Since his appointment last December, the jury has been split between Arsenal supporters, with some in favour of Mikel Arteta and others not. Despite the reservations of the minority, the Spaniard has ended the slide under Unai Emery by fashioning a more competitive outfit. He even secured two trophies and beat some top teams in the process including Liverpool and Manchester City.
Yes, Arsenal are far from the finished article but this version is far better than the lacklustre, weak, and feeble side he inherited but apparently, that hasn’t been enough to enthuse the pessimists. Let’s rewind. Arteta was faced with a colossal task from the off and he inherited a terrible squad of individuals that performed erratically.
Mikel Arteta now has a golden opportunity to introduce his own players over the next two or three transfer windows and build the type of team that plays in the recognised Arsenal style. If you look at the situation back in December 2019, who else could Arsenal have employed that understood the DNA of the club as well as Mikel Arteta?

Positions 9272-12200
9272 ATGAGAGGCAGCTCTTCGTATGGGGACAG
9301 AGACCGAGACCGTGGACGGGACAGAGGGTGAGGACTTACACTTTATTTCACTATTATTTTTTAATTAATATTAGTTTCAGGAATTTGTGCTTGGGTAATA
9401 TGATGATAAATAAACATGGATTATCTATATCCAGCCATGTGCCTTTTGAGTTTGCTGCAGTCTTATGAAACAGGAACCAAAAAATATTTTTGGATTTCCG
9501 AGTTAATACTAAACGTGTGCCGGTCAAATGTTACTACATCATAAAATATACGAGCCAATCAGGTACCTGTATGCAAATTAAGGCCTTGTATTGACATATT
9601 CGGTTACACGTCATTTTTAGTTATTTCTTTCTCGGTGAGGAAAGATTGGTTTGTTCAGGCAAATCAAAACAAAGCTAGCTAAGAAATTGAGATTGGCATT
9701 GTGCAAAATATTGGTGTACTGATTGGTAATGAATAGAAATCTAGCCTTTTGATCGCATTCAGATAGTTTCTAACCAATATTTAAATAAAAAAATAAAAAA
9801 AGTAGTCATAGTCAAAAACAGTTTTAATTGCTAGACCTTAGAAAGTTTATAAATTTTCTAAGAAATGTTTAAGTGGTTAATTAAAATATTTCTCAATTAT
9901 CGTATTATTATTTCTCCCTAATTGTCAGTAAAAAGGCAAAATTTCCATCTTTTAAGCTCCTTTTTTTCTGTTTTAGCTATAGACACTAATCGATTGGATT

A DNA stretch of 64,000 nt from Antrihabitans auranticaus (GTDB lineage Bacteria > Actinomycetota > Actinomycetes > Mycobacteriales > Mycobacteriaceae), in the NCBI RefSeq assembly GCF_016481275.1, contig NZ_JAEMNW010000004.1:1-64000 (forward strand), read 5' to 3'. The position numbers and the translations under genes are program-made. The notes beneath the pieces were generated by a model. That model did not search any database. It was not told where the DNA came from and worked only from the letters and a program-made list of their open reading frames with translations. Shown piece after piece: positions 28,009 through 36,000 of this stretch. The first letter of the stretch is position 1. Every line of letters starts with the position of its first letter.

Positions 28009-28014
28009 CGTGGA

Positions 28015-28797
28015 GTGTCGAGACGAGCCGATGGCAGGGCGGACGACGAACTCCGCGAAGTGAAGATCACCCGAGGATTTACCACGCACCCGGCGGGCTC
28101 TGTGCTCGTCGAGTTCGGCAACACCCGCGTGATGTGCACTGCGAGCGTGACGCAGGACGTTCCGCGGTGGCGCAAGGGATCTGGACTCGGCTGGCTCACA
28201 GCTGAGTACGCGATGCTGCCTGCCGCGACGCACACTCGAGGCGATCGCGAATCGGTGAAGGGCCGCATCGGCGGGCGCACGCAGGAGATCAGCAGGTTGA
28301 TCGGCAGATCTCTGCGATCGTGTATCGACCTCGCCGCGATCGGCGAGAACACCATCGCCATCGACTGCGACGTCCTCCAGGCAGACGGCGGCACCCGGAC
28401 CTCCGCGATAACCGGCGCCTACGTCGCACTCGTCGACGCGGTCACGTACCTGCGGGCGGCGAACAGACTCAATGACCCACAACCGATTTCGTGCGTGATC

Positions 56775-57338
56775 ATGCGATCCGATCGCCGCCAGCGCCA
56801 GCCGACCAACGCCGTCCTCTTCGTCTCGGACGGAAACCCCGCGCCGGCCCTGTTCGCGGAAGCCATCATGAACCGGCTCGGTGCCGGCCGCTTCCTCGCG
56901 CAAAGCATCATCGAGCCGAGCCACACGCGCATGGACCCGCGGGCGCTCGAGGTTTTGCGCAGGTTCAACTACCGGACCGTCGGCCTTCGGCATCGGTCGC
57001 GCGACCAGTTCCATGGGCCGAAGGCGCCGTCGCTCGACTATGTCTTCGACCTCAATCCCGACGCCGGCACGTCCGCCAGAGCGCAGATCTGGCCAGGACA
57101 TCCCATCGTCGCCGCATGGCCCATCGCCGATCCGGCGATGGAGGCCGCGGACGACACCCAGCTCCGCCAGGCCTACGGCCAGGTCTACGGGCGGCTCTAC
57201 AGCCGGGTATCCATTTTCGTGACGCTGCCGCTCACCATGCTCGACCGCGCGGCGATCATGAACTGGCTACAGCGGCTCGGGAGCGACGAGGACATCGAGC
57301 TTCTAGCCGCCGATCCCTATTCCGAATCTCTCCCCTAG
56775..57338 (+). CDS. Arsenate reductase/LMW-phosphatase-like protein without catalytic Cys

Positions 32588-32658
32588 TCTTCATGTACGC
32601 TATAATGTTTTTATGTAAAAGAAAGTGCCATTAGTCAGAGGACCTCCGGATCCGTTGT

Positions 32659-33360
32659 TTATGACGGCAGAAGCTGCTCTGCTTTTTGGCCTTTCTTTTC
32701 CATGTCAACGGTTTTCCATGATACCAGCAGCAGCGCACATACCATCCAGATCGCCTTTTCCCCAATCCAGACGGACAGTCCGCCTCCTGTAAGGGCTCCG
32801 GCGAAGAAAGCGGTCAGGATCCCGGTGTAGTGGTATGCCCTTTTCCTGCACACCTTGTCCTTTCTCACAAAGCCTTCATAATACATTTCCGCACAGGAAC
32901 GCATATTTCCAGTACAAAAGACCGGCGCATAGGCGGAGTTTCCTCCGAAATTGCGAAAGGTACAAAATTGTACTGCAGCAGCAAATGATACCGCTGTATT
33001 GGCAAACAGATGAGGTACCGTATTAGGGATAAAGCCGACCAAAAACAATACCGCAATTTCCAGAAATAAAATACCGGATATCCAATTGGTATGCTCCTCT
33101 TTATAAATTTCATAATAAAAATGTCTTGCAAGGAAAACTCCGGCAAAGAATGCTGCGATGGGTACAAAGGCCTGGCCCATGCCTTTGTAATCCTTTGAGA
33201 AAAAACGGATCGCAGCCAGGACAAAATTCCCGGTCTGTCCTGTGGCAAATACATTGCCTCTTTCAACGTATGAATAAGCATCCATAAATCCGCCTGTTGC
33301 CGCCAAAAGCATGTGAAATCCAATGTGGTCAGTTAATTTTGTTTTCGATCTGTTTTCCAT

The Spaniard was part of a Wenger side that was one of the most visually exciting sides in football. Not the best Arsenal side of course, but one that respected the ethos and style often associated with the club. By nature of the football that he played and he enjoyed, coupled with the influences during his career such as Wenger and Guardiola, Arteta is the right man at the right time for this considerable challenge.
On reflection, how difficult was it to come into a season so late, then, have the considerable distractions inside the club and an enforced lockdown? How hard was it to reboot the season with the same players while trying to instil a spirit that could change the side’s fortunes?
Despite all of this, Arteta collected two trophies, not major trophies but trophies none the less. More importantly, he managed to qualify for the Europa League and introduced another source of much-needed revenue.
All in all, Mikel Arteta has justified his appointment as Arsenal head coach ten times over, with the workload of a manager and three coaches. If you want to pass judgement on the Spaniard, you might want to look at the situation in two seasons from now.
For me, it’s just the beginning.